Every day, people across this country decide that they are going to give up their nine to five and start a business. Our society champions the entrepreneur—that remarkable figure held up as an example of all the promise and potential that lies within us and can be unlocked in a country that serves as a beacon of freedom and economic opportunity.
But a word to the wise: starting a business is no simple feat. The remarkable successes of icons such as David Smith, Mark Zuckerberg, Oprah Winfrey, or Richard Branson are the exception and not the rule. In fact, the vast majority of businesses rarely make it past five years.
That is not to say that people should find discouragement in setting out to test the waters of entrepreneurship. For many, it’s a rewarding path that teaches them as much more about themselves than being subservient in already established businesses.
I have been an entrepreneur for more than 25 years. It’s been a road to financial independence, allowing the opportunity for me to seize greater control of my personal schedule and destiny. Here are a few things to keep in mind when first embarking on the trail of entrepreneurship:
Manage your expenses, and do it well! Flushed with cash and sometimes intoxicated by the excitement of new ventures, many new business owners often make the mistake of spending money quickly in order to get the business off the ground, develop marketing materials, purchase equipment, etc. To the greatest extent possible, you must relentlessly manage those expenses. Market forces will ultimately control your ability to turn a profit, but the one area on your balance sheet that is totally within your sway is the amount of capital you rid on expenses. As with your body, live lean and you will feel healthier.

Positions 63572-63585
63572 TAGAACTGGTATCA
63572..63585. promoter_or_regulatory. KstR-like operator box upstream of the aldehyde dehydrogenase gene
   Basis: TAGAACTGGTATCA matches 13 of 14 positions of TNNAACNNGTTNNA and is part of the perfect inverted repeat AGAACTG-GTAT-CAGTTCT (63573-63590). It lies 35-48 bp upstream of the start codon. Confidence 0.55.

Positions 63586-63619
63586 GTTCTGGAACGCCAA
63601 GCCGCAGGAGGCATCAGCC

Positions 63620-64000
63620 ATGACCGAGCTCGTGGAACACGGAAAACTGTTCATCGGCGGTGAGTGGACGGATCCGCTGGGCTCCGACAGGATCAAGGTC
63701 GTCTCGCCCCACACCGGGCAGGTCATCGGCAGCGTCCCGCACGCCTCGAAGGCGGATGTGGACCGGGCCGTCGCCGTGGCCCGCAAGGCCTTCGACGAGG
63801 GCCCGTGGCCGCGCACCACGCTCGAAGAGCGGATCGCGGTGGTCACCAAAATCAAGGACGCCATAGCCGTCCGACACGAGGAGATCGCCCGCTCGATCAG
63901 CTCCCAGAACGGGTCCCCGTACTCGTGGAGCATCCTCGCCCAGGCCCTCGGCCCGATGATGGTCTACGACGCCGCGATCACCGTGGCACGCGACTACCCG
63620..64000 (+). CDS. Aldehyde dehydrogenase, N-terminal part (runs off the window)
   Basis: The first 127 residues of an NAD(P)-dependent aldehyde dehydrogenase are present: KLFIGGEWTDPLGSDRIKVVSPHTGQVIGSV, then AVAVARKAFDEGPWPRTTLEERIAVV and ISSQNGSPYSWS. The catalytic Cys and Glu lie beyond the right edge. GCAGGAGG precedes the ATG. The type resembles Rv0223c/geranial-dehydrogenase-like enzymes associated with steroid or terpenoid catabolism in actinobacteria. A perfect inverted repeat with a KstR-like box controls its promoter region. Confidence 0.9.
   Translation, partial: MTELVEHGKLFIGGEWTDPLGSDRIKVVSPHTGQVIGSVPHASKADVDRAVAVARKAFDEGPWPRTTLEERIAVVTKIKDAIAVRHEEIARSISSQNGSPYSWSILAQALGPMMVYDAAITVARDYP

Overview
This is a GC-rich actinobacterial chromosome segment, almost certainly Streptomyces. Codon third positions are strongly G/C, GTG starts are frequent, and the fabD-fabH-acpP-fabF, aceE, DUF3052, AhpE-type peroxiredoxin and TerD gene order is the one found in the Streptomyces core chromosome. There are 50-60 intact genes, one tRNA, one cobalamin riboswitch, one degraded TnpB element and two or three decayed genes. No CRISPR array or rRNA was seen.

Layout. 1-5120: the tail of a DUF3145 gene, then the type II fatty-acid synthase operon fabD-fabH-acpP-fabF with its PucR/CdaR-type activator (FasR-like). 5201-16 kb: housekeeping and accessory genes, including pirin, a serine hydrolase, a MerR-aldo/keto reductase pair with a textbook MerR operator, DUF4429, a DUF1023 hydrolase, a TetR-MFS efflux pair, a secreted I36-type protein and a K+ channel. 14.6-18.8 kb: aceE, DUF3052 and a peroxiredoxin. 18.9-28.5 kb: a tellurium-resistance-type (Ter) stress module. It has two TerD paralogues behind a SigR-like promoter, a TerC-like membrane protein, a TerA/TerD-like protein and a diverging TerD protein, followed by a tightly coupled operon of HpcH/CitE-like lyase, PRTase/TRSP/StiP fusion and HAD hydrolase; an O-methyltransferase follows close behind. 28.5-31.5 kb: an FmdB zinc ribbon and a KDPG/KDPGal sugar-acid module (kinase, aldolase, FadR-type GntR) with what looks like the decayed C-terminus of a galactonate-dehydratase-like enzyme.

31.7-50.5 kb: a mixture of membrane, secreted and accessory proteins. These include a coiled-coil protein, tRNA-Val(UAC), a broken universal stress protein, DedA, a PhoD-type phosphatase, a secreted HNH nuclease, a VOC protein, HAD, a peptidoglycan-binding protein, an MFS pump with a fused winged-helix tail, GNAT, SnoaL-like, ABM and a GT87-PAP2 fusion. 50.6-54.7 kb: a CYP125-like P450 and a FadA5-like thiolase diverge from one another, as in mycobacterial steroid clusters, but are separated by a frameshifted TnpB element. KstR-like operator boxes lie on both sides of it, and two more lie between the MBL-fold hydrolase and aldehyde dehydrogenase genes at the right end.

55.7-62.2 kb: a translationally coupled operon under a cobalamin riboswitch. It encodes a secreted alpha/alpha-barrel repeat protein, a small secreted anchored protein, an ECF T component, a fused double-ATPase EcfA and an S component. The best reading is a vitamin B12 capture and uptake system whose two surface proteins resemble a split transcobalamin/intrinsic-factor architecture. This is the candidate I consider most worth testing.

Be creative in finding your niche that separates you with uniqueness from any potential competition. For the areas where you might excel but lack experience, don’t be afraid to bring in expertise for lending advice or even introducing into partnership. Think about it, 50% ownership of a company worth $10 million is far better than a 100% stake of a failed idea.
Capitalize the company appropriately at it’s provenience through developing a business plan that thoroughly emphasizes validates profitability. Do not make the mistake of assuming you will automatically become more profitable simply by expanding.
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